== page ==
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MINISTERS must legislate for workers’ control to stop bosses snatching the benefits of new technology away from them, a report published by the TUC today says.
A poll of British workers shows 74 per cent want new technology to be used to give them more control over their working lives.
But only 34 per cent think the profits brought about by increased efficiency will be equally shared out and 51 per cent expect managers and shareholders to hoard the gains produced by automation.
TUC report A Future that Works for Working People calls for an expansion of collective bargaining rights.
It says a new commission should be set up to bring unions together with the government and employers should ensure new technology is “introduced with the consent of workers” and retraining is made easily available to workers at risk of losing their jobs.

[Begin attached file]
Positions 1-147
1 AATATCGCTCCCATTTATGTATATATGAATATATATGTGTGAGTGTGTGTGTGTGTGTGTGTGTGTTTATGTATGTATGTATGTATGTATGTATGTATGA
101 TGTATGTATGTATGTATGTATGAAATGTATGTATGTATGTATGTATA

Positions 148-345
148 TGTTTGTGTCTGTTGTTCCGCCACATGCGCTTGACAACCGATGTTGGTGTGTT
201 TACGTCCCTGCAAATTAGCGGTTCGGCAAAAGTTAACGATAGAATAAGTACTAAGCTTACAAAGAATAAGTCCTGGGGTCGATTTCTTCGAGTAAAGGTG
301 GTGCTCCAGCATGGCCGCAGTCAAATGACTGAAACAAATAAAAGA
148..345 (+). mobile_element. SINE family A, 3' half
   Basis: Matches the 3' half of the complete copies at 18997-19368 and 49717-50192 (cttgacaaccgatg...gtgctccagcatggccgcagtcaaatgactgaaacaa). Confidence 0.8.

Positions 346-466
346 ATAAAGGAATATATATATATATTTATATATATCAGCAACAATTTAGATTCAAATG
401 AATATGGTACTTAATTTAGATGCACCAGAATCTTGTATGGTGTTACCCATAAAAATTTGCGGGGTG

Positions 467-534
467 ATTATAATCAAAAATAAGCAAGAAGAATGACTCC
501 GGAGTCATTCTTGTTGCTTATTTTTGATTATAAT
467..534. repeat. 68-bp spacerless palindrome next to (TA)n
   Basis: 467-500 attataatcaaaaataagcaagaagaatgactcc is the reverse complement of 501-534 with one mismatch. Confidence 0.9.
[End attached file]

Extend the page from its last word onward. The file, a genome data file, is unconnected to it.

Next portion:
TUC general secretary Frances O’Grady said: “Bosses and shareholders must not be allowed to hoover up all the gains from new tech for themselves.
“Working people deserve their fair share and that means using the gains from new tech to raise pay and allow [workers] more time with their families.”
The TUC-commissioned poll shows that 81 per cent of working adults want to reduce their working hours in the future so that they can strike a better work-life balance.
And 45 per cent backed a four-day working week, with no loss of pay.
The study also shows that workers fear that more sophisticated technology would result in more surveillance in the workplace, with 72 per cent expecting to be more closely monitored by their bosses.
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